Airline cattle-class seating is about 10 people per dT, and people suffer that voluntarily and even pay for the pleasure
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Re: Rule of thumb for passengers as cargo

Postby Condottiere » Sat Mar 25, 2017 11:35 pm

I think you can double the number of air breathers for a given value, but it places a strain on the system.

Cargo holds could be equipped to act as stables, or should I say, must be equipped with a Stable life support system, if you want to use them as accommodations.
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Re: Rule of thumb for passengers as cargo

Postby heron61 » Sun Mar 26, 2017 12:56 am

Stables can hold up to 2 people per dTon, but a brig is 4dTon, and can hold 6 normally and can "uncomfortably hold
double that number in a pinch." HG2, page 38. So, for long-term refugee class travel, 3 people per dTon sounds about right, and maybe up to 4/dTon, since you don't need the thick walls and security measures of a brig. However, I'd definitely limit things to 4/dTon for any sort of long term travel, and at that level of crowding, no one is going to be happy or comfortable.
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Re: Rule of thumb for passengers as cargo

Postby Condottiere » Sun Mar 26, 2017 1:35 am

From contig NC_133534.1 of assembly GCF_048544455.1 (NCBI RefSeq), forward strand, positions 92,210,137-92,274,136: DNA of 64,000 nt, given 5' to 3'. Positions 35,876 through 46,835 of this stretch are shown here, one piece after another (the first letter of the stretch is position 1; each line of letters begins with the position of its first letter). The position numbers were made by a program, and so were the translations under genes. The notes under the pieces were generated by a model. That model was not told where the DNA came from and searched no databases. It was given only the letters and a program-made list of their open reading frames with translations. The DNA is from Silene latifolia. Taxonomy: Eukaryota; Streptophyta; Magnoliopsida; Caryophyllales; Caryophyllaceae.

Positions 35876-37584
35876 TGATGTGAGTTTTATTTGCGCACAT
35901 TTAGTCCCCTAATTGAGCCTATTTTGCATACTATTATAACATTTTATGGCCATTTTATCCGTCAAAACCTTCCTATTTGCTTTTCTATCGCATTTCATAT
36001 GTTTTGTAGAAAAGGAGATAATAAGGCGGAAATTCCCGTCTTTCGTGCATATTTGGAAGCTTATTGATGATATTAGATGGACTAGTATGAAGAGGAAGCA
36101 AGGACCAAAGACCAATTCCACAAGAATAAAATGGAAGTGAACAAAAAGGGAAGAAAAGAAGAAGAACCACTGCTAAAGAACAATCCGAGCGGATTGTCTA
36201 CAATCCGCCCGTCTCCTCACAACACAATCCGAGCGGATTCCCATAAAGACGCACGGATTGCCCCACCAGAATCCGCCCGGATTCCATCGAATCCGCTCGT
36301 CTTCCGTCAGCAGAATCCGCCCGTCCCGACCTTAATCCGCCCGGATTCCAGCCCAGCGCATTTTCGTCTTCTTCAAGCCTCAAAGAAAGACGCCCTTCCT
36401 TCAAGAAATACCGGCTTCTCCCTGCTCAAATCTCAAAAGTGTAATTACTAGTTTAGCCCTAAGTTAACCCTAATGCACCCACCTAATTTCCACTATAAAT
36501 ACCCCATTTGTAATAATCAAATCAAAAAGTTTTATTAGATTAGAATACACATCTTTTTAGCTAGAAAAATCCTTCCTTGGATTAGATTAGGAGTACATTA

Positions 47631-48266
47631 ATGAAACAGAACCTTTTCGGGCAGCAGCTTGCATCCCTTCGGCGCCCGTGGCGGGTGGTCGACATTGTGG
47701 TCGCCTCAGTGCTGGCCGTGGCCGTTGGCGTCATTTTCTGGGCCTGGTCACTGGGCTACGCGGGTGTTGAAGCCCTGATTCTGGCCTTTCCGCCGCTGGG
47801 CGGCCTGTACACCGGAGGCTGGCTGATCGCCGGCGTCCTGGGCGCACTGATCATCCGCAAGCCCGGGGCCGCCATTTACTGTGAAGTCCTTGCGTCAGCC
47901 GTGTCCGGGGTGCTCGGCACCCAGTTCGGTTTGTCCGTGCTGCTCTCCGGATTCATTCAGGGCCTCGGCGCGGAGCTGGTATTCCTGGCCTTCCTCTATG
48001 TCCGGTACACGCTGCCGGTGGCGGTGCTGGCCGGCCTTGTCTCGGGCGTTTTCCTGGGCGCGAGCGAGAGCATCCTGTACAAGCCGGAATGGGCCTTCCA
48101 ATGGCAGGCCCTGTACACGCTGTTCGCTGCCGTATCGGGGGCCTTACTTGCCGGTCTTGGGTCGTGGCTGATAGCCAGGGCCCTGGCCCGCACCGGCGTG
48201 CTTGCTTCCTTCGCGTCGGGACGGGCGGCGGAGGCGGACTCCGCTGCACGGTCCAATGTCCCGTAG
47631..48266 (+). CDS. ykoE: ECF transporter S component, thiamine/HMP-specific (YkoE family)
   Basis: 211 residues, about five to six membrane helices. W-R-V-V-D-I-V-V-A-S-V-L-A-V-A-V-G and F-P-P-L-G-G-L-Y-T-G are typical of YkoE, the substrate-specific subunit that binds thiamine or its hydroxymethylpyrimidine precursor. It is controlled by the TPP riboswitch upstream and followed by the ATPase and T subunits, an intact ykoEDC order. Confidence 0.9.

You can be creative in your use of interior decoration.
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Re: Rule of thumb for passengers as cargo

Postby AnotherDilbert » Sun Mar 26, 2017 5:47 pm

4 people per dT is something like this:
Image

You get to choose between a bunk or a place to sit, but not both...

I really doubt regular starships are built with that much life-support capacity; for 16 people per stateroom.

But I guess it is technically possible...
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Re: Rule of thumb for passengers as cargo

Postby Reynard » Sun Mar 26, 2017 6:24 pm

Was going through my classic Traveller stuff and decided to check out Traders and Gunboats for the small craft launch. Found what I thought was there, the lifeboat variant of the launch as well as the gig variant. The lifeboat carries 6 emergency lowberths as standard. For HG2e, up the power plant slightly to power the berths. Still usable for cargo to but for true lifeboats keep upping the power plant and fill that cargo space with more emergency low berths. It is about dire emergency.
Last edited by Reynard on Tue Mar 28, 2017 2:52 pm, edited 1 time in total.
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Re: Rule of thumb for passengers as cargo

Postby Condottiere » Sun Mar 26, 2017 10:43 pm

I've examined the capsule hotel: it's viable as long as you provide enough life support, from whatever source.

It's certainly more comfortable than triple or quadruple decker beds, and provides some form of privacy.

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Re: Rule of thumb for passengers as cargo

Postby Reynard » Tue Mar 28, 2017 3:49 pm

There's a lot of discussion about the hard physical measures for the situation and I believe we frequently surpassed system maximums as we pack people in tighter. One thing that would seem obviously important to the hypothesis is time frame. What is it during these emergencies? Are we talking an incident during a standard transit to or from a jump point to port or some long range catastrophe halfway to the far jovian body a week away from port?